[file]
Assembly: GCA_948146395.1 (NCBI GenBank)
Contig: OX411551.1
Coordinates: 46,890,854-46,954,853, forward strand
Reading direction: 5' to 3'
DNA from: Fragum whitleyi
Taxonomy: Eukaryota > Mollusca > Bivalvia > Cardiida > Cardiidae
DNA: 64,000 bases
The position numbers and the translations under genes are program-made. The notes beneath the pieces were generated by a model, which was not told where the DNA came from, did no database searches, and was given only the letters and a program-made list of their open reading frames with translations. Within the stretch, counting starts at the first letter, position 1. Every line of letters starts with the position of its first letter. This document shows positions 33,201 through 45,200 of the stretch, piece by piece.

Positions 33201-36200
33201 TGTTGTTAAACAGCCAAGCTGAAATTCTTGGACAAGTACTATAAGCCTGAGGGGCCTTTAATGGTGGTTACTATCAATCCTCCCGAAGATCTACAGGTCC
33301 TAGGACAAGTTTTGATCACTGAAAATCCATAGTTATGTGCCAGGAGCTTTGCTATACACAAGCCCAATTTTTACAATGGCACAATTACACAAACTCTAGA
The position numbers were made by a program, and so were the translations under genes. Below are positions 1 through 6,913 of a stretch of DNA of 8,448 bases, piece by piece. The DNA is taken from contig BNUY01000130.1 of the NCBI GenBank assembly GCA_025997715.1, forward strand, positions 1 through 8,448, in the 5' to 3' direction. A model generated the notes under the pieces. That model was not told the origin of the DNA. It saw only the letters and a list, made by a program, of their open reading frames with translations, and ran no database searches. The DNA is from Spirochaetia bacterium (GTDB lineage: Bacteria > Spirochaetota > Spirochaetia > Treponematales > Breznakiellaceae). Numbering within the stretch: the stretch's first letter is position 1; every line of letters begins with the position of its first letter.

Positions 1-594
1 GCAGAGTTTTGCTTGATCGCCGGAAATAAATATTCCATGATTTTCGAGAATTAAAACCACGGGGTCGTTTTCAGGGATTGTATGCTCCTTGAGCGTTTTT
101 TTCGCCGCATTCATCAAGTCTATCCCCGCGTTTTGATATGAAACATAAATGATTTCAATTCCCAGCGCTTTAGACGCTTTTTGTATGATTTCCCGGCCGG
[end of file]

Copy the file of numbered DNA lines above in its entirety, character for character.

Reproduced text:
Assembly: GCA_948146395.1 (NCBI GenBank)
Contig: OX411551.1
Coordinates: 46,890,854-46,954,853, forward strand
Reading direction: 5' to 3'
DNA from: Fragum whitleyi
Taxonomy: Eukaryota > Mollusca > Bivalvia > Cardiida > Cardiidae
DNA: 64,000 bases
The position numbers and the translations under genes are program-made. The notes beneath the pieces were generated by a model, which was not told where the DNA came from, did no database searches, and was given only the letters and a program-made list of their open reading frames with translations. Within the stretch, counting starts at the first letter, position 1. Every line of letters starts with the position of its first letter. This document shows positions 33,201 through 45,200 of the stretch, piece by piece.

Positions 33201-36200
33201 TGTTGTTAAACAGCCAAGCTGAAATTCTTGGACAAGTACTATAAGCCTGAGGGGCCTTTAATGGTGGTTACTATCAATCCTCCCGAAGATCTACAGGTCC
33301 TAGGACAAGTTTTGATCACTGAAAATCCATAGTTATGTGCCAGGAGCTTTGCTATACACAAGCCCAATTTTTACAATGGCACAATTACACAAACTCTAGA
The position numbers were made by a program, and so were the translations under genes. Below are positions 1 through 6,913 of a stretch of DNA of 8,448 bases, piece by piece. The DNA is taken from contig BNUY01000130.1 of the NCBI GenBank assembly GCA_025997715.1, forward strand, positions 1 through 8,448, in the 5' to 3' direction. A model generated the notes under the pieces. That model was not told the origin of the DNA. It saw only the letters and a list, made by a program, of their open reading frames with translations, and ran no database searches. The DNA is from Spirochaetia bacterium (GTDB lineage: Bacteria > Spirochaetota > Spirochaetia > Treponematales > Breznakiellaceae). Numbering within the stretch: the stretch's first letter is position 1; every line of letters begins with the position of its first letter.

Positions 1-594
1 GCAGAGTTTTGCTTGATCGCCGGAAATAAATATTCCATGATTTTCGAGAATTAAAACCACGGGGTCGTTTTCAGGGATTGTATGCTCCTTGAGCGTTTTT
101 TTCGCCGCATTCATCAAGTCTATCCCCGCGTTTTGATATGAAACATAAATGATTTCAATTCCCAGCGCTTTAGACGCTTTTTGTATGATTTCCCGGCCGG